Kathenotheism

From Wikipedia, the free encyclopedia
Jump to: navigation, search

Kathenotheism is a term coined by the philologist Max Müller to mean the worship of one god at a time. It is closely related to henotheism. Müller coined the term in reference to the Vedas; where he explained each deity is treated as supreme in turn.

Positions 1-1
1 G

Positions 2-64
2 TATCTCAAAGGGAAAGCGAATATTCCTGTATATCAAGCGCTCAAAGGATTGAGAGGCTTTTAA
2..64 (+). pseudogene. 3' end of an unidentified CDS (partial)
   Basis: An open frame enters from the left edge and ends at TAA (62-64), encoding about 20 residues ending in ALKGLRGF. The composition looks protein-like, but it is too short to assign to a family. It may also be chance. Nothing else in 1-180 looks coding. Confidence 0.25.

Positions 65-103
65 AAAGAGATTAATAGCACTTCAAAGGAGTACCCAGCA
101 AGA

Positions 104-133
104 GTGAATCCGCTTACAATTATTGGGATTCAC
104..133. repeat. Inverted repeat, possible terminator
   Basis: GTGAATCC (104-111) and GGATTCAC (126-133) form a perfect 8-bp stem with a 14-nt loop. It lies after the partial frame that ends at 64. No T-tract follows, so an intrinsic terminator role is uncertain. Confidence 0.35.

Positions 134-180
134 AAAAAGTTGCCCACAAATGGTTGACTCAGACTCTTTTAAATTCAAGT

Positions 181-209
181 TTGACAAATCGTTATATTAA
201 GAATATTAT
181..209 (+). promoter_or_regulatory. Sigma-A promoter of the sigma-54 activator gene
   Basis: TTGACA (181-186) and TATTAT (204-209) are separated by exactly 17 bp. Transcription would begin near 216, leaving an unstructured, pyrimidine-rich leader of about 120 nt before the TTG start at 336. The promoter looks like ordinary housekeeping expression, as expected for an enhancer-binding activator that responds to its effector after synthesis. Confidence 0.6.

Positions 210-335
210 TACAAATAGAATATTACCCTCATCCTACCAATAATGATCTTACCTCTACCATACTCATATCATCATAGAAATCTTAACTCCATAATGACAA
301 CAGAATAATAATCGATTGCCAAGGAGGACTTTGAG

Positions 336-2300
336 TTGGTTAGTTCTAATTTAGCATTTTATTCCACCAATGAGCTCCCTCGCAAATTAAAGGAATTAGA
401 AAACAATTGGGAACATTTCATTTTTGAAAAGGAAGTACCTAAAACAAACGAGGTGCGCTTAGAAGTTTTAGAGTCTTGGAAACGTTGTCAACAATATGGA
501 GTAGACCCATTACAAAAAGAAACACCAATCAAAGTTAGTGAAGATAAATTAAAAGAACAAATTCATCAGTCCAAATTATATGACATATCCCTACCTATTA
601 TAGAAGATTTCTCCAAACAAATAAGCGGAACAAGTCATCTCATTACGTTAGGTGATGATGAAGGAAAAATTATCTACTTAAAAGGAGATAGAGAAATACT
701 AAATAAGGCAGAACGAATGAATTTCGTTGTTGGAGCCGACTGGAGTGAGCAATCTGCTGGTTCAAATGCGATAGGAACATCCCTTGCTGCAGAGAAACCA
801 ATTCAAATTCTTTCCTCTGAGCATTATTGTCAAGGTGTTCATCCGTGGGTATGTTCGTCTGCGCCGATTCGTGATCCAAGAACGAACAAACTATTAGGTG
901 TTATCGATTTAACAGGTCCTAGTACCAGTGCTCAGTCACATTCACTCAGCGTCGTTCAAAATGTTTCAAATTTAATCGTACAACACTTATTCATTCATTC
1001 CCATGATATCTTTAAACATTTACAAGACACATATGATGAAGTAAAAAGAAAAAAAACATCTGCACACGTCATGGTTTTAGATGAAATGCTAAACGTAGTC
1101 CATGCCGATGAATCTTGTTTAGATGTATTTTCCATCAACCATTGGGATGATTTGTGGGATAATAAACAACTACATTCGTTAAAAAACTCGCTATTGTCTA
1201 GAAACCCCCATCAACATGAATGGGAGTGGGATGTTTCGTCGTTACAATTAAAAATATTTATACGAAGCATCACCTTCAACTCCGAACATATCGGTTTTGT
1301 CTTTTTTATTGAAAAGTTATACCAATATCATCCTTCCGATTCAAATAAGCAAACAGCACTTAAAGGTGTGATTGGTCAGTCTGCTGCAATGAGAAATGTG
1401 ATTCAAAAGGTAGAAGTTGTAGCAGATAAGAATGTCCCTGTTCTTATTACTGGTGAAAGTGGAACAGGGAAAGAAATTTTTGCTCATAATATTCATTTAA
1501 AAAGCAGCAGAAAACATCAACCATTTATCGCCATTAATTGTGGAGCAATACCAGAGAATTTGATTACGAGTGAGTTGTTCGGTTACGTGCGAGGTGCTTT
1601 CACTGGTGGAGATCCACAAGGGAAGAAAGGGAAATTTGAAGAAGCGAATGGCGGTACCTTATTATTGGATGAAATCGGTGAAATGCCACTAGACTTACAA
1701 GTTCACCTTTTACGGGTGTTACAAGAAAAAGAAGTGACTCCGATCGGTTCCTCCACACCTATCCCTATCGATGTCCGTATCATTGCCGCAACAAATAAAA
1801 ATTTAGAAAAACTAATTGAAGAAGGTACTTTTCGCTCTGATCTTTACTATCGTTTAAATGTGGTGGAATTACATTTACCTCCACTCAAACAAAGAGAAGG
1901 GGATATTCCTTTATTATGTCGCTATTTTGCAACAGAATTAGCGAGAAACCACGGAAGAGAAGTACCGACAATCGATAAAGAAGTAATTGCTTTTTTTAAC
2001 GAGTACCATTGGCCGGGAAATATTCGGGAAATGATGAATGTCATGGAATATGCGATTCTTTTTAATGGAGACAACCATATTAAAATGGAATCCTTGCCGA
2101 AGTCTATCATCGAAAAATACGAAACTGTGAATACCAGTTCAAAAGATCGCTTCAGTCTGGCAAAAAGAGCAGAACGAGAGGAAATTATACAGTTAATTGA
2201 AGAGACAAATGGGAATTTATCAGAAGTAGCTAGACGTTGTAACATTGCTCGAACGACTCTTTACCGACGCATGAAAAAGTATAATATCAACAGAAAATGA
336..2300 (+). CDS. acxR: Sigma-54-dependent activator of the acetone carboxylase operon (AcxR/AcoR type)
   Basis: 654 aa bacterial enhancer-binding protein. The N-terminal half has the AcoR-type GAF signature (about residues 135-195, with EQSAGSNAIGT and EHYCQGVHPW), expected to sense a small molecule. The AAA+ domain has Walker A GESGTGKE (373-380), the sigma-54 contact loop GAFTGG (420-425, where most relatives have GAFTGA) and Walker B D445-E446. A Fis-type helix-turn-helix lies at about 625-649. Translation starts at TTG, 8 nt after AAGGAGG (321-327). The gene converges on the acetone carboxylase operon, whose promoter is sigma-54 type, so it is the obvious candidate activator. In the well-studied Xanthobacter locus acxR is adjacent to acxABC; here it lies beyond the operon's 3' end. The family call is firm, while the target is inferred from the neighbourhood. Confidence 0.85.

Etymology[edit]

The term kathenotheism, a more specific form of the parent term henotheism, refers to the worship of a succession of supreme gods "one at a time", from the Greek kath' hena "one by one" + theism.[1]

Ancient Greece[edit]

The ancient Orphic religion has a theology comparable to kathenotheism. The Orphic Hymns address each god of the Olympian pantheon as supreme in turn.

Hinduism[edit]

The Smarta sect worship the five major deities as supreme in turn and collectively.

References[edit]